Dramatic pretend play games uniquely improve emotional control in young children

Resource Type: Reports & Papers
Author(s): Goldstein, Thalia R.; Lerner, Matthew D.;
Date Issued: July, 2018
Description: Pretense is a naturally occurring, apparently universal activity for typically developing children. Yet its function and effects remain unclear. One theorized possibility is that pretense activities, such as dramatic pretend play games, are a possible causal path to improve children's emotional development. Social and emotional skills, particularly emotional control, are critically important for social development, as well as academic performance and later life success. However, the study of such approaches has been criticized for potential bias and lack of rigor, precluding the ability to make strong causal claims. We conducted a randomized, component control (dismantling) trial of dramatic pretend play games with a low-SES group of 4-year-old children (N = 97) to test whether such practice yields generalized improvements in multiple social and emotional outcomes. We found specific effects of dramatic play games only on emotional self-control. Results suggest that dramatic pretend play games involving physicalizing emotional states and traits, pretending to be animals and human characters, and engaging in pretend scenarios in a small group may improve children's emotional control. These findings have implications for the function of pretense and design of interventions to improve emotional control in typical and atypical populations. Further, they provide support for the unique role of dramatic pretend play games for young children, particularly those from low-income backgrounds. A video abstract of this article can be viewed at: https://youtu.be/2GVNcWKRHPk (author abstract)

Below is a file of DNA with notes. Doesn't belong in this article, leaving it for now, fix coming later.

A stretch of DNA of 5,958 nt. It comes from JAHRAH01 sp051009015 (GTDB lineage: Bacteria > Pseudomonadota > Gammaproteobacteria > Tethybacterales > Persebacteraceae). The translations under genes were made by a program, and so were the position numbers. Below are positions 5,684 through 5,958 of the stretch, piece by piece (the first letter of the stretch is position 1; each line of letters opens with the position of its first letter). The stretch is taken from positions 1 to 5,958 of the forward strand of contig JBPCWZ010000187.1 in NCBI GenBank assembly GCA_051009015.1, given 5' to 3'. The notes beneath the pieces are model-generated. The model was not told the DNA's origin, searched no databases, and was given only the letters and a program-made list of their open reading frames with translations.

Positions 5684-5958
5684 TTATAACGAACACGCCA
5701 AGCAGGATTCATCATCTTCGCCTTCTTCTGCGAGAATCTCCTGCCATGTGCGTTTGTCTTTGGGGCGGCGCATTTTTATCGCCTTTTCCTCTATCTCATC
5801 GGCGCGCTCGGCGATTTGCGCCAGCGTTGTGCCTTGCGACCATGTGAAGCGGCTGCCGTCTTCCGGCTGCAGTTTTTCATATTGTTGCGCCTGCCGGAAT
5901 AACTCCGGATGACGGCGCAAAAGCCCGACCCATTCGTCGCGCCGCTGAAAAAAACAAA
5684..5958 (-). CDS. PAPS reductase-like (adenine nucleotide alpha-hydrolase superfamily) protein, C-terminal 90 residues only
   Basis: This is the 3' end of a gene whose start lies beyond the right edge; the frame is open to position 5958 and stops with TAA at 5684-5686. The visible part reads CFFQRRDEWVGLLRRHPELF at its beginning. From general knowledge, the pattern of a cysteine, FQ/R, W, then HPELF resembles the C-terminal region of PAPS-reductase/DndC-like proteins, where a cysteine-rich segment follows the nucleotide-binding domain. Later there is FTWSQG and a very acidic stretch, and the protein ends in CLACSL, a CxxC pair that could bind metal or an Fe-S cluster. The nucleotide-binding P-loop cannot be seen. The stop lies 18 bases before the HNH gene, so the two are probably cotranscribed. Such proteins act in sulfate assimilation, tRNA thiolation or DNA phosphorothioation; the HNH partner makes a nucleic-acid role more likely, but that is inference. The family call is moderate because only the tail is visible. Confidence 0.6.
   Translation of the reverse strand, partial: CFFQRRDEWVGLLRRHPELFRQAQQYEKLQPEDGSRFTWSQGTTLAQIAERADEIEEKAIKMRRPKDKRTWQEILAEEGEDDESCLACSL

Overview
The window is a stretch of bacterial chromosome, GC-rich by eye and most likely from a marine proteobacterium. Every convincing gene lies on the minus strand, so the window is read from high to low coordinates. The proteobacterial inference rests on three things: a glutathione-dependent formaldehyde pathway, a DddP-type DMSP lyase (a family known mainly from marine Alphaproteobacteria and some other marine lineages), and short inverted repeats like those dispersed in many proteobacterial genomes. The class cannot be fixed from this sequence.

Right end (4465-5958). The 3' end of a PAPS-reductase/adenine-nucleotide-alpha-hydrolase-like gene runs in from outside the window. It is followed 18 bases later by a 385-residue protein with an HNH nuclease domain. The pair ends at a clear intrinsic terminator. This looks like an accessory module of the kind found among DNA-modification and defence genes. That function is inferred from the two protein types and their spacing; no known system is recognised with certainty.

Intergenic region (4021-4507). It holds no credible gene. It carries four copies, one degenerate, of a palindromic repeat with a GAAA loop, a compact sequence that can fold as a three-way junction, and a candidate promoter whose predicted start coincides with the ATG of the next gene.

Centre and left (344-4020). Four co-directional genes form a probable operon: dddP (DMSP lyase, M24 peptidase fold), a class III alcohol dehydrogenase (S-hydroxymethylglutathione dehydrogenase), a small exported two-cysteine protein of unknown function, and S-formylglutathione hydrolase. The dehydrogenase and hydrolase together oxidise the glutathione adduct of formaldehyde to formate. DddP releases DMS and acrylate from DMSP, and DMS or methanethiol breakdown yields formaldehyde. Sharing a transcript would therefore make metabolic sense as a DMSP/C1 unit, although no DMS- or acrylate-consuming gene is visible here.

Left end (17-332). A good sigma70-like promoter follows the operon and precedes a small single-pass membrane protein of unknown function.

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Funder(s): Templeton Foundation
Journal Title: Developmental Science
Volume Number: 21
Issue Number: 4
Page Range: 1-13
Topics: Children & Child Development > Child Development & School Readiness > Behavior/Social & Emotional Development/Socialization

Programs, Interventions & Curricula > Programs > Early Head Start/Head Start

Programs, Interventions & Curricula > Interventions/Curricula
Country: United States
ISSN: 1363-755X Paper
1467-7687 Online
Peer Reviewed: yes
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